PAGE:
15 Colorful Wildflowers You Can Grow In Your Garden

Have you ever been on a road trip and felt compelled to pull over and snap a photo of some stunning wildflowers on the side of the road? Sometimes nature's beauty is hands down the best beauty. Fortunately, you don't need to be cruising down a highway to enjoy the stunning impact of wildflowers — many can be grown in your own garden. Multiple varieties of wildflowers can thrive in domestic yards and they're easy to cultivate. 

According to the USDA, the term wildflowers doesn't necessarily mean "wild," but rather the plants are native to where they grow. This means that not only can they grow in any portion of a region from which they come, but they're also often low maintenance when it comes to fertilizer and watering needs. Best of all, wildflowers are fantastic pollinators, which will bring a good boost of biodiversity to your garden by helping bees, butterflies, birds, and more.

1. Butterfly weed

Butterfly weed (Asclepias tuberosa) not only produces a vibrant orange, but it's also a strong host to the endangered monarch butterfly. According to Treehugger, this wildflower is native to prairies and grasslands in the Northeast and Southeast. While butterfly weed is a beautiful flower, it also requires a little patience — sometimes blooms won't appear for up to three years.

Bloom Season: Summer 

USDA Growing Zone: 3 to 9 

Growing Conditions: Partial to full sun

Soil Type: Slightly acidic to normal, well-drying 

Size: 24 to 36 inches tall, 12 to 24 inches wide

2. Black-eyed Susan

Black-eyed Susans (Rudbeckia hirta) are bright, yellow flowers with huge black centers that truly stand out in a garden crowd. According to the Old Farmer's Almanac, these flowers can be shortlived. This said, if you plant them six weeks before the last frost, they'll bloom that same year, and perhaps just a few years thereafter.

Bloom Season: June to September

USDA Growing Zone: 3 to 9

Growing Conditions: Partial to full sun

Soil Type: Rich, well-draining

Size: 3 feet tall, 3 inches bloom diameter

3. California poppy

The California poppy (Eschscholzia californica) is California's state flower for a reason. These bright orange blooms line many California highways, and they're actually illegal to pick. But you can grow your own in your backyard without too much trouble. According to the Organic Gardening Research Center, they're drought-tolerant and hardy flowers. 

Bloom Season: Mid-February or March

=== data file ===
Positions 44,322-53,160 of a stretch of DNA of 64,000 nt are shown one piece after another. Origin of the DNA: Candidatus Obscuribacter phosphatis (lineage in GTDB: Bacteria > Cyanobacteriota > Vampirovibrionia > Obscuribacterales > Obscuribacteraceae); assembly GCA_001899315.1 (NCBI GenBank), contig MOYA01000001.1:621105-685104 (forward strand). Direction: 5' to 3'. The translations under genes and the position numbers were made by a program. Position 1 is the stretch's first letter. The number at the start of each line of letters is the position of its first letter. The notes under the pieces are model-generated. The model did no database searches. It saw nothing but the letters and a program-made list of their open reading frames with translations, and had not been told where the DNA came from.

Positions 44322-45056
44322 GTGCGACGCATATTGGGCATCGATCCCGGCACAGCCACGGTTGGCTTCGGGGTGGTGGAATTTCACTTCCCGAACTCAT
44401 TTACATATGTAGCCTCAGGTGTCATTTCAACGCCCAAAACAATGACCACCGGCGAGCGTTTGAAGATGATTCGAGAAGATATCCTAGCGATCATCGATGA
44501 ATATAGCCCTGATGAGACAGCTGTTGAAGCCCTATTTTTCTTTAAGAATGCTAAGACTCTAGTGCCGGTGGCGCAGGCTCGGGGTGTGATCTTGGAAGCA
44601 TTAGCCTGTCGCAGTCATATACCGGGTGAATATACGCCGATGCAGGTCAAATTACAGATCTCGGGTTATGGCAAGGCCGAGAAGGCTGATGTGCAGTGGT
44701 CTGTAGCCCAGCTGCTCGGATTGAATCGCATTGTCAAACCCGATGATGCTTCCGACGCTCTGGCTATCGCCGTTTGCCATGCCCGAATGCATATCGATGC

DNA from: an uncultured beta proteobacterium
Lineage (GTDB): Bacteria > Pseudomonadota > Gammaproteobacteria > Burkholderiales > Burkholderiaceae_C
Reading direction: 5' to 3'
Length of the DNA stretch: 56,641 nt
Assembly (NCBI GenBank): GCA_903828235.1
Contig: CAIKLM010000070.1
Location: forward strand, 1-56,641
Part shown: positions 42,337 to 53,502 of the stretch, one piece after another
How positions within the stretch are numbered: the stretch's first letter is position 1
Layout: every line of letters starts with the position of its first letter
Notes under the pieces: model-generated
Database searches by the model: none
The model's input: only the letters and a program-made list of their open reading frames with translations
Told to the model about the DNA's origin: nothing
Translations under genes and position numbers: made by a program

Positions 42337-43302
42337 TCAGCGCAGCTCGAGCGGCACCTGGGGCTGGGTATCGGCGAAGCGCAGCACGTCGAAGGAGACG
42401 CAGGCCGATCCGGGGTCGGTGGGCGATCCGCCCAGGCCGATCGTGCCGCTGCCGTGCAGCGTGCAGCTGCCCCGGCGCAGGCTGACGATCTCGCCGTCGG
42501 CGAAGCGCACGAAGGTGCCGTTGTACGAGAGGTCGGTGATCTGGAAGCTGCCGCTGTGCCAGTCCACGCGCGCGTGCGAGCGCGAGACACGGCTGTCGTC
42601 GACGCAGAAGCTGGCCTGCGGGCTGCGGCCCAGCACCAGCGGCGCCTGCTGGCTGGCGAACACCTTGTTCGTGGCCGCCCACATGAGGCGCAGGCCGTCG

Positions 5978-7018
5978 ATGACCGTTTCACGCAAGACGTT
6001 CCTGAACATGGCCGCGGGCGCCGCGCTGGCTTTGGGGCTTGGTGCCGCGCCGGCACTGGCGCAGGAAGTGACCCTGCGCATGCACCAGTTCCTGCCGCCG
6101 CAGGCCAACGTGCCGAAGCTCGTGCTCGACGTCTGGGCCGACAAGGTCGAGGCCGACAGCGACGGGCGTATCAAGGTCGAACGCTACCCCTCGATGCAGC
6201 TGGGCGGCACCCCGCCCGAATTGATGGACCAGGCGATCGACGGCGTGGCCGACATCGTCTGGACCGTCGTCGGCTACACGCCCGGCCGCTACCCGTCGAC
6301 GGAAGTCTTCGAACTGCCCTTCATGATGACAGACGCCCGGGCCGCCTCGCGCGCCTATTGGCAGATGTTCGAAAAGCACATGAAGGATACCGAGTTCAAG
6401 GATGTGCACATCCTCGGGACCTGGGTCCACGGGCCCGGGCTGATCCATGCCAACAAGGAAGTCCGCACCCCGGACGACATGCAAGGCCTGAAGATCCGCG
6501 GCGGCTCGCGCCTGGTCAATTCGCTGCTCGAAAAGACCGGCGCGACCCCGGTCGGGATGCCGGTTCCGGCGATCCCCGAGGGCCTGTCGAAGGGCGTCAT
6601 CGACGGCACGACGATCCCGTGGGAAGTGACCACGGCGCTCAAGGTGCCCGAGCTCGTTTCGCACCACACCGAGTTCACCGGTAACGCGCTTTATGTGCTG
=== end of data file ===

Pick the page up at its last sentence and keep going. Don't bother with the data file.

USDA Growing Zone: 8 to 10

Growing Conditions: Full sun

Soil Type: Alkaline, acid, or neutral soil

Size: 4 to 12 inches

4. Purple coneflower

Purple coneflower (Echinacea purpurea) transforms wildflower meadows pink every summer all over the country, and they're a beautiful addition to any garden, be it a potted accent plant or used as ground cover. According to American Meadows, these flowers will bloom and spread each year, bringing a happy summer snack to many pollinators like hummingbirds.

Bloom Season: July to September

USDA Growing Zone: 4 to 9

Growing Conditions: Full sun 

Soil Type: Poor or lean soil

Size: 3 to 4 feet tall 

5. Mexican hat

Mexican hat (Ratibida columnifera) flowers are unique-looking perennials that are drought-tolerant, which makes them an ideal choice for many places throughout the country. According to Gardener's Path, the cones can stretch as far as 2 inches above the petals, making them distinctive looking against other more common-looking flowers. They're an ideal choice for novice to intermediate gardeners looking for something different. 

Bloom Season: May to October

USDA Growing Zone: 4-9

Growing Conditions: Full sun 

Soil Type: Well-drained, calcareous soils

Size: 12 to 36 inches tall

6. Scarlet bee balm

Scarlet bee balm (Monarda didyma) truly exemplifies the "wild" in wildflowers with its magenta mane and scraggly petal tips. It was first introduced in New England and is still a popular wildflower garden choice there. According to Go Botany, Scarlet bee balm has been used by Cherokee Indians as a healing agent and remedy for headaches, colds, and insomnia.

Bloom Season: Late spring to mid-fall

USDA Growing Zone: 4 to 9

Growing Conditions: Full sun

Soil Type: Moist, rich loamy soil with high organic matter content

Size: 1 to 3 feet tall

7. Plains coreopsis

Plains coreopsis (Coreopsis tinctoria) is also known by the less-complicated name of golden tickseed. This colorful, friendly flower resembles a daisy but is actually far from it. Its attractiveness comes from its bright yellow petals accented with a maroon center that almost looks painted on. According to the Lady Bird Johnson Wildflower Center, this wildflower has been cultivated throughout the entire country. 

Bloom Season: April to June

USDA Growing Zone: 2 to 11

Growing Conditions: Partial shade